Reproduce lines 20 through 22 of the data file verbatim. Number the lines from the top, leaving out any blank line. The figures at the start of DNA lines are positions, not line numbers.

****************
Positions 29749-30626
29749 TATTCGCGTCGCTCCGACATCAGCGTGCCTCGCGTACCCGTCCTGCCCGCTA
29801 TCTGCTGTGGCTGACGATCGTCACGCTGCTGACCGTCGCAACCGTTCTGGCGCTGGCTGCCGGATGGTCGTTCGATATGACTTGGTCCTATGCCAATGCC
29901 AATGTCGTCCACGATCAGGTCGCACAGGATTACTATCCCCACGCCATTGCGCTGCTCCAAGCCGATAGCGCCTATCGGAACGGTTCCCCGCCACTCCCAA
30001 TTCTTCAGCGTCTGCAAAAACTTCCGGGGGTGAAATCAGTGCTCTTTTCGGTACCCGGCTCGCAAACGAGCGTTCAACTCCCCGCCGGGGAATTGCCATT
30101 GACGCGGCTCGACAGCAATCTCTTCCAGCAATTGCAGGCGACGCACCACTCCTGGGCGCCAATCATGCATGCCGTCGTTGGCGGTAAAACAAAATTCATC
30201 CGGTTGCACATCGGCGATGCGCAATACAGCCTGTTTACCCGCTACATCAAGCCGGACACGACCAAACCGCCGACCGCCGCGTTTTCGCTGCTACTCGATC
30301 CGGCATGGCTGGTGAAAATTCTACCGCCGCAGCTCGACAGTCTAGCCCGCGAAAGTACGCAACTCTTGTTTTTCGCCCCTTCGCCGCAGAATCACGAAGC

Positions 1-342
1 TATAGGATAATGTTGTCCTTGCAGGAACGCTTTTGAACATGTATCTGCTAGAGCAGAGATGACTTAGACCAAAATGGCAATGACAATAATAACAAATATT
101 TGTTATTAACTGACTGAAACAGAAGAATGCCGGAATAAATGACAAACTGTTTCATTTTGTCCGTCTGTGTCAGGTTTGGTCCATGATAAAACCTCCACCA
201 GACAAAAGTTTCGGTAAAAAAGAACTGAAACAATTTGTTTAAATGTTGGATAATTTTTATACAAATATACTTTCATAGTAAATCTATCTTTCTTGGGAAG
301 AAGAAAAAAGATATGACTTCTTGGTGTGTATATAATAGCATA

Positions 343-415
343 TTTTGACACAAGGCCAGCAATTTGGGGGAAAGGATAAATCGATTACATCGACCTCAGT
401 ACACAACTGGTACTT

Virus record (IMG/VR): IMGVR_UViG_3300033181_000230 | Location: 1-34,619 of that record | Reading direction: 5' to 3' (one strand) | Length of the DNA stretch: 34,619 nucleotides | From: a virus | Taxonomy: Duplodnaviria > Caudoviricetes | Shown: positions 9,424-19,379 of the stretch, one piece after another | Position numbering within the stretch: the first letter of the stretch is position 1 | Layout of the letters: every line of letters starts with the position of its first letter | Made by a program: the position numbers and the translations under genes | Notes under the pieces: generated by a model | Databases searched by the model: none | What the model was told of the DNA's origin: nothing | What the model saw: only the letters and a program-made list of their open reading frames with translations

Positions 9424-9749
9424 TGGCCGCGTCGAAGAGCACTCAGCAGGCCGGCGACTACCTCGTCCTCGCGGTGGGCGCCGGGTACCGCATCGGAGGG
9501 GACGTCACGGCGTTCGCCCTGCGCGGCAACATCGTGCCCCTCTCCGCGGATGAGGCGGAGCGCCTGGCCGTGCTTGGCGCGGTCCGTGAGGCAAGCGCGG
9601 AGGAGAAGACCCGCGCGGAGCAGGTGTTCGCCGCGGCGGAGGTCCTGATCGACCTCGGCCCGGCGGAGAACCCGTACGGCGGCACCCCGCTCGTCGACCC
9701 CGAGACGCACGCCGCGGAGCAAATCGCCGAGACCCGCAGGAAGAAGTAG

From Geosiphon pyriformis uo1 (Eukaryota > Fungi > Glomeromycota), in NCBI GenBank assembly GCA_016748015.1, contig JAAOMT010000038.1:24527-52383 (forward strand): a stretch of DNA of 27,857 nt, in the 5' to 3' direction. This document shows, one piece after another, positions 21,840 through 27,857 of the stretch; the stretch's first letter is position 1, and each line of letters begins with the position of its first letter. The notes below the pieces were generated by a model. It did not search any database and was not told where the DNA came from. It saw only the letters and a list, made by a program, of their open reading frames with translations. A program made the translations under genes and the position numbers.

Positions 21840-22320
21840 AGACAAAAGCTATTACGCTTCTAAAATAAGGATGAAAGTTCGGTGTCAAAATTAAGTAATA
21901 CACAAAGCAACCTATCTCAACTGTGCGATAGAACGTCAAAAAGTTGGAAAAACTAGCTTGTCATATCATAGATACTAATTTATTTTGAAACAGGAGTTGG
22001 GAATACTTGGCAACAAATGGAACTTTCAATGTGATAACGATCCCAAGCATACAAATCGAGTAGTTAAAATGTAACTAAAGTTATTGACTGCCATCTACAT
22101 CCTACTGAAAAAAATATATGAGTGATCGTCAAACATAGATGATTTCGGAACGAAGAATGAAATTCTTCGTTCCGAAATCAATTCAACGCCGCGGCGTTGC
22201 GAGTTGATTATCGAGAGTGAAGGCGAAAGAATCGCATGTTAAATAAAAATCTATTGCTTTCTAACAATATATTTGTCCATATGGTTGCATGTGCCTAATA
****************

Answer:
9501 GACGTCACGGCGTTCGCCCTGCGCGGCAACATCGTGCCCCTCTCCGCGGATGAGGCGGAGCGCCTGGCCGTGCTTGGCGCGGTCCGTGAGGCAAGCGCGG
9601 AGGAGAAGACCCGCGCGGAGCAGGTGTTCGCCGCGGCGGAGGTCCTGATCGACCTCGGCCCGGCGGAGAACCCGTACGGCGGCACCCCGCTCGTCGACCC
9701 CGAGACGCACGCCGCGGAGCAAATCGCCGAGACCCGCAGGAAGAAGTAG